Sun's Open Cloud Vision unveilled: Open Cloud Platform, an open infrastructure powered by Java, MySQL, OpenSolaris, and Open Storage software technologies.
Open APIs, Open formats and Open
On March 18th, at CommunityONE aka CloudONE, Sun unveiled the open cloud platform for powering public and private clouds. We also announced that we are building our own Public Cloud. This will include a Storage and Compute Cloud. Our Cloud will be compatible with Amazon S3 and EC2 at the API level. Meaning, we will provide S3 and EC2 compatibility APIs in addition to our own, hence enabling an easy migration from Amazon services to Sun Cloud. All clouds - public, private or hybrid, built on Sun's Open Cloud platform will be interoperable and there will be minimal vendor lockin given the cloud platform will be built on open standards and APIs.
Storage Cloud: The Sun Cloud Storage Service is a set of web service APIs and
WebDAV protocols that provide open standard based, on-demand, programmatic access to highly
scalable storage infrastructure via the Internet, (" the cloud "). With
the Sun Cloud Storage Service you will get:
- Ability to store and retrieve data in multiple data formats
- Programmatic web services API operations and administration control, using industry standard that don't lock you in
- Ability to clone and snapshot volumes
- Ability to mount cloud drives via multiple WebDAV clients including DavFS
- AWS S3 compatibility
At the CommunityONE conference, Zmanda' CEO Chander Kant showcased Amanda Enterprise (AE) and Zmanda Cloud Backup (ZCB) integration with Sun Cloud APIs to provide customers with backup and recovery solutions for the Sun
Cloud that combine fast installation, simplified management,
enterprise-class functionality and the benefit of using open formats to
ensure that customers are not locked into a vendor to recover archived
data. Zmanda engaged with us to get a Storage Account and were able to complete the integration in less than one week for both S3 and WebDAV set of APIs.
Compute Cloud: The core of the Sun Compute Service is the Virtual Data Center (VDC), based
on capabilities acquired when Sun bought Q-layer in January.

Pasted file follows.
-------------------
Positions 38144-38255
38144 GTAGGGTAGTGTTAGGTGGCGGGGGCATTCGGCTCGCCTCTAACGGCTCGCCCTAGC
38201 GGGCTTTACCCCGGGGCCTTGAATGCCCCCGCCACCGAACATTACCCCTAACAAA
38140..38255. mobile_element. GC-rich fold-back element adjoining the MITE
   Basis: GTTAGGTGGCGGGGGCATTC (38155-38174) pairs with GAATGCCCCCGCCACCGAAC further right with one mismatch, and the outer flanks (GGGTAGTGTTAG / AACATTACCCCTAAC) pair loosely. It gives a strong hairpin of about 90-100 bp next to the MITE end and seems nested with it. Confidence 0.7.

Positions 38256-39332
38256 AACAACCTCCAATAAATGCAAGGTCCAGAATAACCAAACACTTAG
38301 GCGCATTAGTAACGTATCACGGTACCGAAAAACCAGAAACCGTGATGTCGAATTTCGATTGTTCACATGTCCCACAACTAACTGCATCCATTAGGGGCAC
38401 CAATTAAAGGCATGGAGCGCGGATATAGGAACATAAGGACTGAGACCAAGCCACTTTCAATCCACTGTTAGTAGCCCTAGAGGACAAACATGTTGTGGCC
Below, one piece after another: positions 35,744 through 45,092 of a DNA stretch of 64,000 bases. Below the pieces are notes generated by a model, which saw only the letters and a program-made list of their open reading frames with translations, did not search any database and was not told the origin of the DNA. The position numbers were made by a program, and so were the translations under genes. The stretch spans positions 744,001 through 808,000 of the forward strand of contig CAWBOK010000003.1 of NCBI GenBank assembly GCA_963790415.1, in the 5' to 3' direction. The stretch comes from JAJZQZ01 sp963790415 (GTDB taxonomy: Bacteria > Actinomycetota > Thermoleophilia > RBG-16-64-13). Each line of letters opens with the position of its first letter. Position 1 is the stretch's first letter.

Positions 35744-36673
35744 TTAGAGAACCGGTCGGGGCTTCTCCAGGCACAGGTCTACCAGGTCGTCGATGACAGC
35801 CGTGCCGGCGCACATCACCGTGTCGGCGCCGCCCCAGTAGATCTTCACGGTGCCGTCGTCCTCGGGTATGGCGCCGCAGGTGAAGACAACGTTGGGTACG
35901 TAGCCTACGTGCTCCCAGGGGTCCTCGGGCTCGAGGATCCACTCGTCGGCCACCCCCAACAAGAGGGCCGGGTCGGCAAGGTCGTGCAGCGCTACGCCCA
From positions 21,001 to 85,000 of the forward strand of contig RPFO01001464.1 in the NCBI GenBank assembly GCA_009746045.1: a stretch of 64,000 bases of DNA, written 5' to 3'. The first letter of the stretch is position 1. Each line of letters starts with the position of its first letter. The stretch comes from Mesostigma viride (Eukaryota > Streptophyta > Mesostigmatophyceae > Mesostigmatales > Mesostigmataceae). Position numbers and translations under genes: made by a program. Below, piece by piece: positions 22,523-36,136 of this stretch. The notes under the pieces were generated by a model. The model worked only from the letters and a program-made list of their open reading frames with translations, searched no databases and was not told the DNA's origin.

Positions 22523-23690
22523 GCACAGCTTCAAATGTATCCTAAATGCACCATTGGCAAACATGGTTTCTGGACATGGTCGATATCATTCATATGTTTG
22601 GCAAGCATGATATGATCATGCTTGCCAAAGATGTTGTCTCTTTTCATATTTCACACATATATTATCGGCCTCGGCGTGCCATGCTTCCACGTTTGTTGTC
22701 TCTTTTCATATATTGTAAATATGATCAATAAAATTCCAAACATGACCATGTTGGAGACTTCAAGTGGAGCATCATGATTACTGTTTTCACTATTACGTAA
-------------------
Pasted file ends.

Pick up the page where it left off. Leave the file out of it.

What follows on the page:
VDC is a self service UI for Orchestration and Provisioning of resources. It provides everything developers need to build and run a cloud-based
data center, including an integrated interface to stage an application
that runs on either the OpenSolaris, Linux or Windows operating systems. The VDC enables you to design applications from
pre-built components using drag-and-drop, deploy to cloud, monitor,
manage and reconfigure the system, and is compatibile with programmatic
APIs. The data center abstraction layer allows for seamless encapsulation of
system architecture of an application, and ability to model, save and
deploy entire system into a cloud.
At CommunityONE, Sun's Cloud Computing CTO, Lew Tucker demonstrated a functional virtual data center in the cloud, running the Wikipedia and Facebook design patterns. He showed how to build a VDC using the drag-and-drop GUI interface as well as the Sun Cloud RESTful APIs.
Ref. Fig. left: The tool's left pane lists
the different sorts of gear/virtual machine images (VMIs) that you might put into your data center as
drag-and-dropp'able objects. The objects can be Linux servers, Windows
servers, Solaris servers, firewalls, Web servers, load balancers,
caching servers, databases, networking switches and so on. Some are
standard configurations that Sun will offer. Others will be built by the Sun Cloud community and published in a catalog that
you can use. On the right is a blank pane representing an empty
cloud that's waiting for you to drop your personalized virtual
data center into.
What happens next could not be simpler. You start picking up
servers, switches, firewalls, etc., and you just drop them into the
cloud. Then, you connect them. Certain objects like servers can be
configured. For example, you can describe a server's processor
attributes (GHz rating, core count, memory, etc.) and the resulting
pay-as-you-go cost depends on that configuration. More cores, more
memory, more GHz... more cost. The VDC is automatically asigned one public IP and the servers in the vLAN get private IPs. The diagram on the left shows the typical Facebook design pattern built using the VDC.A replay of the demo is available here. We are blown away by the interest in our Cloud and everyone's eagerness to give us their Credit Cards to get access to the Services TODAY. We can't wait to roll this out this summer! In the meantime, please keep the feedback coming.